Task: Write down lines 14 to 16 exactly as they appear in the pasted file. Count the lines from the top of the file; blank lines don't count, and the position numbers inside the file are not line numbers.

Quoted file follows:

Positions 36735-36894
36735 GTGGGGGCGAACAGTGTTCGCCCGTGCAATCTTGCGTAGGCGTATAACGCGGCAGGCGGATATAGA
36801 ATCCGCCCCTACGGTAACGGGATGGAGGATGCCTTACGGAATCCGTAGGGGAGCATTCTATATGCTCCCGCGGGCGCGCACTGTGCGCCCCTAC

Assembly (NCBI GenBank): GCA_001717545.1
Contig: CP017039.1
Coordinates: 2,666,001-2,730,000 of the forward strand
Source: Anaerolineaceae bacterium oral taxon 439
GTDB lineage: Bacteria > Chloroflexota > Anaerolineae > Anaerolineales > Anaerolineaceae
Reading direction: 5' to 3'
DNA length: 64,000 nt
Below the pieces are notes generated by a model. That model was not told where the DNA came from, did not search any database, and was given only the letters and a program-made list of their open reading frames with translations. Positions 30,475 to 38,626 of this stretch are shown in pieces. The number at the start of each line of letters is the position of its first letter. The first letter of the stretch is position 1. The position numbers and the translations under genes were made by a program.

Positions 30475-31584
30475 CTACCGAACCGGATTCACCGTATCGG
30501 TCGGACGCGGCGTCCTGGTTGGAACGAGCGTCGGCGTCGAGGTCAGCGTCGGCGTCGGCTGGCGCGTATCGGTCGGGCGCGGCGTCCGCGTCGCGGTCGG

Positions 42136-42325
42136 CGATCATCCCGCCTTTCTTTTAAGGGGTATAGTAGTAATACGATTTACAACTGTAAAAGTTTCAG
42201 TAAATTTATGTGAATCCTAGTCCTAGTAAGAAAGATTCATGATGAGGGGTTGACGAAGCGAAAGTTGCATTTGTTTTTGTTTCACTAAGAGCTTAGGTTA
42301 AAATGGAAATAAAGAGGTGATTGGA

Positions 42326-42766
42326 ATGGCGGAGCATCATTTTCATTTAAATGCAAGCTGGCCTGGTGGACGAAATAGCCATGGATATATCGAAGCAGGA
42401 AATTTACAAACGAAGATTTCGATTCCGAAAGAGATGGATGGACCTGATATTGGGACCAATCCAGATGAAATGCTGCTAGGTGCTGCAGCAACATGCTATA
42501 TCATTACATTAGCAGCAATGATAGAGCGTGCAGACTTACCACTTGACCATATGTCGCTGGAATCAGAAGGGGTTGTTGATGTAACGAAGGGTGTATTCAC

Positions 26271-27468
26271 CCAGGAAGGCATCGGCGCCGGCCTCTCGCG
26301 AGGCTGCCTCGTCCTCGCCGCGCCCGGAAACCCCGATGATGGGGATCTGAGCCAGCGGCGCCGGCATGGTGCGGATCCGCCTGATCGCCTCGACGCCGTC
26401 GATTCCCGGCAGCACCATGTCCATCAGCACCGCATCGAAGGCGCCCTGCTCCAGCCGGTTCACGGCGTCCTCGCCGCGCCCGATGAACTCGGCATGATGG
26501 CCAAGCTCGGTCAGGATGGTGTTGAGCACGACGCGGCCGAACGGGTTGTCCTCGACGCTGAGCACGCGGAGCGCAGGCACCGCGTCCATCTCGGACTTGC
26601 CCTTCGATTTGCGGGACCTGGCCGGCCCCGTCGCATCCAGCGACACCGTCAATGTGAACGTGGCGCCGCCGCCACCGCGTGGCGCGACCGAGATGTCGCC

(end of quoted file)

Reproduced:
30501 TCGGACGCGGCGTCCTGGTTGGAACGAGCGTCGGCGTCGAGGTCAGCGTCGGCGTCGGCTGGCGCGTATCGGTCGGGCGCGGCGTCCGCGTCGCGGTCGG

Positions 42136-42325
42136 CGATCATCCCGCCTTTCTTTTAAGGGGTATAGTAGTAATACGATTTACAACTGTAAAAGTTTCAG